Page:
Miss Manners: Accusation deserves a response but not an answer

June 24

DEAR MISS MANNERS: My fiancee knows a woman who, virtues aside, is somewhat on the egocentric side, and at times can be overbearing and stressful to interact with. They tend to spend time together about once every week or two, and my fiancee considers this woman a friend, but not a really intimate one.

On a recent weekend, this woman called and left my fiancee voice messages on both Friday and Saturday nights. Then, on Sunday night, she called again and, getting through this time, her opening to the conversation was, “Have you been avoiding me?”

My fiancee asked me for advice on how she should’ve responded to that, and I was stuck scratching my head and saying, “That’s such a rude thing to say in the first place that it’s hard to imagine there can be a proper response to it.”

But if there is a proper response, I’m sure Miss Manners knows it. What would it be?

GENTLE READER: There are always proper responses, even to rude questions, Miss Manners assures you.

In this case what your fiancee needs is a response, but not an answer — as the question is both rude and leading: “I’m glad you caught me, and sorry I have not had a chance to get back to you yet. What’s on your mind? Was it urgent?”

DEAR MISS MANNERS: My husband and I are longtime friends with another couple, with whom we frequently go out and travel. They are wonderful people and share many of our interests. The wife is a very social, active person and seems to have plans for every night of the week.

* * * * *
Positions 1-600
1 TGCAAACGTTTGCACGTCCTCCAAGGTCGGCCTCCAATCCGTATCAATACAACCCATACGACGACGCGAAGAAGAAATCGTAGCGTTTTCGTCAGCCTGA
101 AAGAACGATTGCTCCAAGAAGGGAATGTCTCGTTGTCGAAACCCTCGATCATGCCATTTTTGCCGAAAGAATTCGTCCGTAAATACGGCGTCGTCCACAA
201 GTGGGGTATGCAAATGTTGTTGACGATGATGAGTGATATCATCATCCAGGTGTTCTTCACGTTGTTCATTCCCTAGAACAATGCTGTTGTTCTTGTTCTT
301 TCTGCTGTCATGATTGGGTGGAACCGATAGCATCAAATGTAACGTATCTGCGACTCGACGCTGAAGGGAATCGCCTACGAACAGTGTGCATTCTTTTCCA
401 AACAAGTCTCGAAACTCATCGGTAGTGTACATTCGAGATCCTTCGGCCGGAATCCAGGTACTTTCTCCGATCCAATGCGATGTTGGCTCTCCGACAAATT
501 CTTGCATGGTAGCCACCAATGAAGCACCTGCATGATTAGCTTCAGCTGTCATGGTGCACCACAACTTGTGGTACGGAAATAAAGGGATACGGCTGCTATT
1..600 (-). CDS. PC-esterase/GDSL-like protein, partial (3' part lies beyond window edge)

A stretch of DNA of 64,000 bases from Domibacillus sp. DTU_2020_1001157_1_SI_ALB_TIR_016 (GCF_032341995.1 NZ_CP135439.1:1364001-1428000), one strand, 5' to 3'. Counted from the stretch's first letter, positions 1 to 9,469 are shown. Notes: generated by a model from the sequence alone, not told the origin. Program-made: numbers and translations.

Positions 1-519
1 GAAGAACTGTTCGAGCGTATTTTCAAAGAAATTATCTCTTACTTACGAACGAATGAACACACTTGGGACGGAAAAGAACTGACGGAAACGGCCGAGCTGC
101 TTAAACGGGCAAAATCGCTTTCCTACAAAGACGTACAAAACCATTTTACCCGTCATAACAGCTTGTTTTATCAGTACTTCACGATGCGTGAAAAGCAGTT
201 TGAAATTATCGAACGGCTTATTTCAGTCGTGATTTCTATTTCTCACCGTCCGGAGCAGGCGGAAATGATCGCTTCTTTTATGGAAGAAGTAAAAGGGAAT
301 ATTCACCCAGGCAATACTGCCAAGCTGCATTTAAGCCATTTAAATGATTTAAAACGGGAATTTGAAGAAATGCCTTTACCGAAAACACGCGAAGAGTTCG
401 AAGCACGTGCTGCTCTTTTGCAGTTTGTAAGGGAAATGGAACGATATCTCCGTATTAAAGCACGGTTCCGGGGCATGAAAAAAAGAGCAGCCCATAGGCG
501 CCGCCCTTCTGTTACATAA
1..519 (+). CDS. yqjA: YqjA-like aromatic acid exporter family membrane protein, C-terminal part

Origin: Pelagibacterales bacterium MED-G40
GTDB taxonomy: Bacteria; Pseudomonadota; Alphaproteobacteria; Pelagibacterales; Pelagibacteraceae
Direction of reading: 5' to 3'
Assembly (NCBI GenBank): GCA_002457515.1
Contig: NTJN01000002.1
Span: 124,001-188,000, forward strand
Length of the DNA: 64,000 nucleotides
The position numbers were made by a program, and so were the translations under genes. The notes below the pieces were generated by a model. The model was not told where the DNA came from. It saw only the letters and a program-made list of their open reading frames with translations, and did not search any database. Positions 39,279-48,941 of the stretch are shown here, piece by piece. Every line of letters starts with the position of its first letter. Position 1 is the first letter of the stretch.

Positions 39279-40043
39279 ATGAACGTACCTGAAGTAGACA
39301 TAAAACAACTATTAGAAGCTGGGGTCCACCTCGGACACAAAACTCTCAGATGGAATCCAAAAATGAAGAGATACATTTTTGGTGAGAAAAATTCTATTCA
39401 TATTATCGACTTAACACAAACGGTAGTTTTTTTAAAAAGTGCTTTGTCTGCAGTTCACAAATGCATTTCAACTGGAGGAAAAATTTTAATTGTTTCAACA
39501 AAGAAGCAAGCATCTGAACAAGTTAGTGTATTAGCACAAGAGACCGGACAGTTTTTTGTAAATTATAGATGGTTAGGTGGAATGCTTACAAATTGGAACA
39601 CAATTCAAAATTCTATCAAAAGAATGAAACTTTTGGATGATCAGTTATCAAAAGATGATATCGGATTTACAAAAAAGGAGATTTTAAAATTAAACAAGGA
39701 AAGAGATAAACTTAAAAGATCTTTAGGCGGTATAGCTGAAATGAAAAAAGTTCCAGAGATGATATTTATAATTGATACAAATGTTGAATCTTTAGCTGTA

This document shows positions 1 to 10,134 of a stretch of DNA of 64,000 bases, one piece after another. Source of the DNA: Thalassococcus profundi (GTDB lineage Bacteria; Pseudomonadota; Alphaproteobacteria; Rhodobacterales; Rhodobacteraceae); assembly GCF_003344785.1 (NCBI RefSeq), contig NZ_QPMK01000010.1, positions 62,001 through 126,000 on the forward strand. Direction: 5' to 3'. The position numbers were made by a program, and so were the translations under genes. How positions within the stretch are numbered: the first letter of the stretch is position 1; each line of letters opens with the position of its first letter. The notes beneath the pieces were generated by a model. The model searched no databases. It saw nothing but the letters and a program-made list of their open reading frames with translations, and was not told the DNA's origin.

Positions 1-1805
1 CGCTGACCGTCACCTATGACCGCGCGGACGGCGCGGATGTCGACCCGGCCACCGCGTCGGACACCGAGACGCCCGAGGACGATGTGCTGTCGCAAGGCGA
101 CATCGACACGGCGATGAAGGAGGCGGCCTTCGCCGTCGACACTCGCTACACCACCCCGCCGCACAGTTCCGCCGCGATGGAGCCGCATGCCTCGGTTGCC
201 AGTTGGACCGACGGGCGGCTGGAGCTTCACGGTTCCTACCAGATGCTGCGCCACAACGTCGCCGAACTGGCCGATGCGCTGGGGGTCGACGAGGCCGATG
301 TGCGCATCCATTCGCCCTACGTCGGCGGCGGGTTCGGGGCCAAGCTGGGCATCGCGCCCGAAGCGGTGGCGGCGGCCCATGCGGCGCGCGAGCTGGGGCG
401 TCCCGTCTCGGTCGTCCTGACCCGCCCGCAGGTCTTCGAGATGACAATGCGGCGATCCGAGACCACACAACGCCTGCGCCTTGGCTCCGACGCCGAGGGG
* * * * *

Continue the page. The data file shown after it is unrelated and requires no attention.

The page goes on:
This couple will often invite us along to their many (usually expensive) activities, some of which we must, of course, decline. The problem is that they seem to consider every “no” a “yes” waiting to happen, to the point that they have accused us of canceling at the last minute, when we have simply reiterated our regrets.

If they do actually hear “no,” it becomes a constant interrogation up until the last minute. If we are honest, our reasons are criticized, and if we are vague, they will not stop questioning until we give an answer.

This problem is compounded by my husband, who considers it rude to decline an invitation at all, but particularly without giving a specific reason why we cannot attend.

GENTLE READER: Let us start with your husband. Miss Manners has frequently expounded on the rudeness of canceling invitations, once accepted. But there is no parallel ban on refusing an invitation in the first place.

And since no rudeness is being committed, there is no requirement to defend the refusal by citing reasons. It is, in fact, a bad idea, as the real reasons will, as you have discovered, initiate arguments about their validity.

Refuse politely, but firmly and without embarrassment. If the invitation is repeated, apologize and say you thought you were clear the first time in saying that you are definitely unable to attend. And when accused of canceling — which would indeed be rude — she suggests that you react with the shock that such an accusation deserves.

New Miss Manners columns are posted Sundays, Tuesdays and Thursdays on www.washingtonpost.com/advice. You can send questions to Miss Manners at her Web site, www.missmanners.com.

2014, by Judith Martin

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